While a larger share of today’s popular song lyrics contain drug and alcohol references overall, one notable exception is tobacco. As rates of tobacco use and public acceptance of tobacco has fallen, so too has the prevalence of tobacco references in top 40 songs. In fact, there were no references to tobacco in top 40 songs in 2016.
“Although marijuana use has become increasing acceptable among American consumers, tobacco has become increasingly unpopular and stigmatized.”
“Further inquiry may be warranted to evaluate the societal impact and persuasive abilities of popular culture, including Top 40’s music, on American drug and alcohol use,” the researchers concluded.
Photo courtesy of Philip Steffan.
Most Doctors, Nurses And Pharmacists Support Legalizing Marijuana, Poll Finds
A majority of physicians are in favor of legalizing marijuana nationwide, according to a newly published survey, and an even bigger supermajority back allowing medical cannabis.
The results of the poll, which was conducted by Medscape Medical News, also show strong support for marijuana reforms from other medical professionals like nurses, pharmacists and psychologists, as well as those working in health business and administration.
Here’s how the healthcare professionals responded to the question, “Should Recreational Marijuana Be Legalized Nationally?”
Physicians: 53% support
Health Business/Administration: 72% support
Nurses: 57% support
Pharmacists: 54% support
Psychologists: 61% support
And when asked, “Should Medical Marijuana Be Legalized Nationally?” they replied as follows:
Physicians: 67% support
Health Business/Administration: 88% support
Nurses: 82% support
Pharmacists: 71% support
Psychologists: 82% support
In no category did less than a majority of medical professionals support legalizing recreational or medical marijuana.
The survey, which MedScape launched in May and published on Wednesday, also asked respondents in states with legal medical cannabis whether they recommend it to patients.
Fifty-nine percent of physicians said they have recommended medical marijuana, while 59 percent of nurses and 52 percent of pharmacists said the same.
The poll, which included responses from 417 physicians, 1,054 nurses, 171 people in health business or administration, 79 pharmacists and 79 psychologists, found that minorities of each category personally engage in cannabis consumption.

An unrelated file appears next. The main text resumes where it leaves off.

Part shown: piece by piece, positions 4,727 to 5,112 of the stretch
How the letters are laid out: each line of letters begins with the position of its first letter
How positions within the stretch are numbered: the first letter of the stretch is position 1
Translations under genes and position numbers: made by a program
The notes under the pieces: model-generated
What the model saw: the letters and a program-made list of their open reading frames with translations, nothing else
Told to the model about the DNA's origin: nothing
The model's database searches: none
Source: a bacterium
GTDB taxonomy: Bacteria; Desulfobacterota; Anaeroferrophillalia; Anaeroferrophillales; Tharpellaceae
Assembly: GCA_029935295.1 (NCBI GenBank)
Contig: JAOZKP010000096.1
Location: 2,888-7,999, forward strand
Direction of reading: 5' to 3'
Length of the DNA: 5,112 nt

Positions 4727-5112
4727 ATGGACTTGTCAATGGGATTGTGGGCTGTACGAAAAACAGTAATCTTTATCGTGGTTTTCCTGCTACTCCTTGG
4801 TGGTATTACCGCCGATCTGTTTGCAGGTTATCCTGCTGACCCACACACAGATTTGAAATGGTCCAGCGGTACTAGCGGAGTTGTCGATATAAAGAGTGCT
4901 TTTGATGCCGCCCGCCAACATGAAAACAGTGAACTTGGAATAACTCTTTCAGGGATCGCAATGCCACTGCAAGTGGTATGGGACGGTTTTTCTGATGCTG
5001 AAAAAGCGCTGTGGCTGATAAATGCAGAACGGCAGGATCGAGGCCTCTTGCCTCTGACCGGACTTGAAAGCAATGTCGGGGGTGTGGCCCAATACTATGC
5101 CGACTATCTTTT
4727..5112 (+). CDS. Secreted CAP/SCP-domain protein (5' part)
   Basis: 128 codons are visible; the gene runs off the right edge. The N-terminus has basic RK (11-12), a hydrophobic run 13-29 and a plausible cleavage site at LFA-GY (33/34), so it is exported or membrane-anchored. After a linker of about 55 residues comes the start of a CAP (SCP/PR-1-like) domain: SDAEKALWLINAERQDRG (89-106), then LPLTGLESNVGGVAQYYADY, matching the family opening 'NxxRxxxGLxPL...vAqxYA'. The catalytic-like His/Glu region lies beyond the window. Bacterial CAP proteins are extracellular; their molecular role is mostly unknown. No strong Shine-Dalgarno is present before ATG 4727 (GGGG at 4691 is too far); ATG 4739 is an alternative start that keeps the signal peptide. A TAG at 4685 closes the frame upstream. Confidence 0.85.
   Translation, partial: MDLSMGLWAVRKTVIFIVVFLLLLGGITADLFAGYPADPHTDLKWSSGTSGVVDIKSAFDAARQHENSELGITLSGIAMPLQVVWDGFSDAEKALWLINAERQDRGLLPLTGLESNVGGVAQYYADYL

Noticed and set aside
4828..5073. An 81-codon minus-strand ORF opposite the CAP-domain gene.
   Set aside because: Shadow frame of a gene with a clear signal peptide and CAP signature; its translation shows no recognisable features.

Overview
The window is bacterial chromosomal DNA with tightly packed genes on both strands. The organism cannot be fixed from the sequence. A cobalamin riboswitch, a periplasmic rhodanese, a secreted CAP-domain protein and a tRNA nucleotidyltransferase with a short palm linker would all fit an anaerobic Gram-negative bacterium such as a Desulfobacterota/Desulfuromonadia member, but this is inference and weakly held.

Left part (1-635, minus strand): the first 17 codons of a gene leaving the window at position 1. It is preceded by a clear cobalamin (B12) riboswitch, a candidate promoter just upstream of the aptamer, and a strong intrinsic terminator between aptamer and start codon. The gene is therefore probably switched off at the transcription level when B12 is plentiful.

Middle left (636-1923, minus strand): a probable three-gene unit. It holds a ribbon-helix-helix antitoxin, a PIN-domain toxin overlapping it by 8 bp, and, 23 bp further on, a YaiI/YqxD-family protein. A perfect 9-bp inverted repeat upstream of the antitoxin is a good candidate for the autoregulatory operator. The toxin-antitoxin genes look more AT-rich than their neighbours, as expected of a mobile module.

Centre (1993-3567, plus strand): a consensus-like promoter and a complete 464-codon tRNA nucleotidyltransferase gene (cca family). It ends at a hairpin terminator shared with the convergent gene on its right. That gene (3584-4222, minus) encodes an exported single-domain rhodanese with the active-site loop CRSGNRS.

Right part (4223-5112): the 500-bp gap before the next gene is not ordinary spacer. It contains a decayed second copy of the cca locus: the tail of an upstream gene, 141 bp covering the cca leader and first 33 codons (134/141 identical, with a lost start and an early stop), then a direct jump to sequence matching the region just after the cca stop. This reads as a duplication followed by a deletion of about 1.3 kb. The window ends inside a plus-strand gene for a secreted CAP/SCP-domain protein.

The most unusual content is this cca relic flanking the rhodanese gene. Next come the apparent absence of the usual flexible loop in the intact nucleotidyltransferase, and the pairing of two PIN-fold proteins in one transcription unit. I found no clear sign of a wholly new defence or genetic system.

Broader polling in recent years has consistently shown that a growing majority of Americans support legalizing marijuana, and the new MedScape results indicate that medical professionals’ views on cannabis laws do not significantly differ from those of the general population.
Workers In These Industries Are Most Likely To Consume Marijuana
It’s become increasingly clear that there’s no single “type” of marijuana consumer. But research has identified certain cultural trends, including a new study that examines the prevalence of cannabis consumption among workers in different industries.
The study, published this month in the International Review of Psychiatry, demonstrates that cannabis use is represented in a wide range of employment backgrounds—and some of the industries where using cannabis is most common might come as a surprise.
Let’s start with the numbers. Here’s a list of industries where workers use the most and least cannabis, which the researchers compiled based on 2013 and 2014 National Survey on Drug Use and Health data. The survey asks respondents whether they’ve used marijuana at least once in the past year.
|Industry||% marijuana use|
Note: Not all industries are represented in this list, which is limited by the data submitted by NSDUH respondents. Also, the study does distinguish different “job categories,” but not within each specific industry.
The point of the study wasn’t simply to show what kind of workers are using marijuana, but also for what purposes. If a survey respondent reported using cannabis in the past year, their use was then categorized as either medical, recreational or mixed (i.e. some of their cannabis consumption was recommended by a doctor, but not all of it).
You can see that breakdown in the table below, but in general, the study reveals a diversity of use types among different industries. People in construction tend to be mixed-use consumers, for instance, and people in food services tend to skew recreational. It’s difficult to explain these sub-trends without more data, however.
That said, the researchers were especially interested in cannabis use among construction and mining employees.
“One key difference between the user groups is the higher percentage of medical cannabis users in the construction and mining industries,” they wrote. “This is likely due to the higher injury rates in these industries: construction and mining work require physical stamina, often involve irregular schedules, and expose workers to weather, dangerous tools, and equipment.”
The study notes that there’s conflicting research about marijuana use in these industries, with some arguing that frequent use can result in increased workplace injuries and others contending that the therapeutic use of cannabis “addresses pain and other health problems… that often result from work-related injuries.”
That latter point is also consistent with a study released last month showing “evidence that legalizing medical marijuana improved workplace safety.”